Amassed and Up-ended: Decoding the Legacy of Stuff
With objects, artworks and documents representing four generations of the Robinson family who lived at Rokeby from 1793 to 1961, Amassed and Up-ended explores the ways in which what we save over a lifetime gives voice to some of our stories and silences others. The exhibit features Robinson family paintings, heirlooms, and items used in everyday life that are usually spread throughout the densely furnished historic home that is central to Rokeby Museum. Curated and re-arranged in a gallery setting, what do these items tell us about this family of artists, farmers and abolitionists? Some objects inform us. Do others keep their secrets or even lead us astray? What of your life is likely to be saved, and what will it tell of you?
What happens when four generations of one family live out their lives in the same house? Lots of things happen, of course, including the accumulation of a lot of stuff.
In the case of Rokeby Museum, from 1793 to 1961 four generations of the Robinson family lived in the historic home that is now one of the center pieces of this National Historic Landmark designated for its well-documented Underground Railroad history.
“In the end,” says Museum director Catherine Brooks, “we hope the exhibit gives our visitors the opportunity to think about how what we save over a lifetime gives voice to our stories. Twenty-first century America offers a seemingly endless array of things to surround ourselves with. Yet much of that accumulation ends up in yard sales. What really matters, and what is worth saving?”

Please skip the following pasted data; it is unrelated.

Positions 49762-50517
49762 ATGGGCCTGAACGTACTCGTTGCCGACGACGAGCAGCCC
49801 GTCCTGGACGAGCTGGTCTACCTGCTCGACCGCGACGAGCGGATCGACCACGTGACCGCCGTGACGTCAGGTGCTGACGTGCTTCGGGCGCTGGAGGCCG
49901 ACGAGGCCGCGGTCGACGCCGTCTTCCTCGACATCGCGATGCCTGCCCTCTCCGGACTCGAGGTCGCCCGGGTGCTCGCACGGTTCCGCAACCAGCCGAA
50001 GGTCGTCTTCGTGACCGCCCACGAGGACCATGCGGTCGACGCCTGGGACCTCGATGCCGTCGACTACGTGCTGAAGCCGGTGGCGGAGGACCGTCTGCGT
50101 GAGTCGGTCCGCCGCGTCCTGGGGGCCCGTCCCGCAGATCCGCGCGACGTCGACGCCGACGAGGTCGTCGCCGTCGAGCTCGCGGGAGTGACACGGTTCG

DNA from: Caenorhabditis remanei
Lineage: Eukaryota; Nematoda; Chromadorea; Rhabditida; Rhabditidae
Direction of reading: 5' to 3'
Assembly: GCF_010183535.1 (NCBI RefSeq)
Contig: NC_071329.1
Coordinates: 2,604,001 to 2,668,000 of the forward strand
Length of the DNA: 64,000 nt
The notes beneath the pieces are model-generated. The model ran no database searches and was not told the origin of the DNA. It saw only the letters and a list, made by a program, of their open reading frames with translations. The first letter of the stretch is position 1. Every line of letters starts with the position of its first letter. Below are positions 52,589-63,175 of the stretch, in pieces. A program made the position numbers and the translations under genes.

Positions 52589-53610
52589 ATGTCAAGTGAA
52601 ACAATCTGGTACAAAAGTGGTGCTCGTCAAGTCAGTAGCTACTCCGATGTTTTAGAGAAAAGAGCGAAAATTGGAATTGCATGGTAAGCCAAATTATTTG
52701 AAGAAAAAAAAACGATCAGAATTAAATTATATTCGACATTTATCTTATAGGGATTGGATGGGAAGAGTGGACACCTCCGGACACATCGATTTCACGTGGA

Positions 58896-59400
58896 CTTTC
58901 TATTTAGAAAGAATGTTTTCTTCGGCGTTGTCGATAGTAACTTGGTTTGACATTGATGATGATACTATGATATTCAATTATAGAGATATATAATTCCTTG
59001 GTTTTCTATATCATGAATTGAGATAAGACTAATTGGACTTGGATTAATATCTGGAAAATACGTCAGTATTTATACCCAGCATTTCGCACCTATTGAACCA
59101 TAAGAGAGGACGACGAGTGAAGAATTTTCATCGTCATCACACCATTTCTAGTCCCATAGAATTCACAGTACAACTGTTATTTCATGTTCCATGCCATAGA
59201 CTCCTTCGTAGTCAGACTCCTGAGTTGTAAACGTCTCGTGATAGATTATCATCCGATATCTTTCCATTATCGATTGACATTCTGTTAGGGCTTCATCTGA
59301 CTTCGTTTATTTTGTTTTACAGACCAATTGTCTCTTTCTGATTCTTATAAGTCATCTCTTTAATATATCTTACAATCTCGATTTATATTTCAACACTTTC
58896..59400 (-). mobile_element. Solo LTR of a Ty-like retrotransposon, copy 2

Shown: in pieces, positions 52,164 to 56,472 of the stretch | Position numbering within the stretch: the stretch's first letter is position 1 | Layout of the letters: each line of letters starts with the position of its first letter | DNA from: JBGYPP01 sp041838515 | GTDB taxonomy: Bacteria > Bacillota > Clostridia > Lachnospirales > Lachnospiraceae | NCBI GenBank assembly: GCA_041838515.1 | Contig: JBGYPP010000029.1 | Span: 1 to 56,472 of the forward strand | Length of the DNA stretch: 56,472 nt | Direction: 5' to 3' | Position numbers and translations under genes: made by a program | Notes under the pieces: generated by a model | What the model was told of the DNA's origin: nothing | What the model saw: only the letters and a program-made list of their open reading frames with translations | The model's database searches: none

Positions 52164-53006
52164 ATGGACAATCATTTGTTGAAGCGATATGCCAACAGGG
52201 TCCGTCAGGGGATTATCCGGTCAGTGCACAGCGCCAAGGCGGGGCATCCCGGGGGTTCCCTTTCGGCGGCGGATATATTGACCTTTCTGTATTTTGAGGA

The Museum’s 2019 special exhibit, opening July 14 and running through October 27, features a unique gallery exhibition inviting visitors to meet each generation of this remarkable family of farmers, abolitionists, artists, writers and home-makers.
The exhibit opens Sunday, July 14, with two special programs.
At 2:00 exhibit curators Jane Williamson, Steve Wetherby, and Catherine Brooks will discuss the many levels of curation at play in Amassed & Up-ended — from the Robinson family’s effort to preserve their history, to early caretakers of Robinson memory, to present-day choices of what to exhibit and how.
At 3:00 p.m. authors Elizabeth Dow and Lucinda Cockerel will provide answers to the question: when someone dies or it’s time to move — or just clean out the attic, garage, or basement – what papers and other things should we save for the sake of history and what can we safely toss?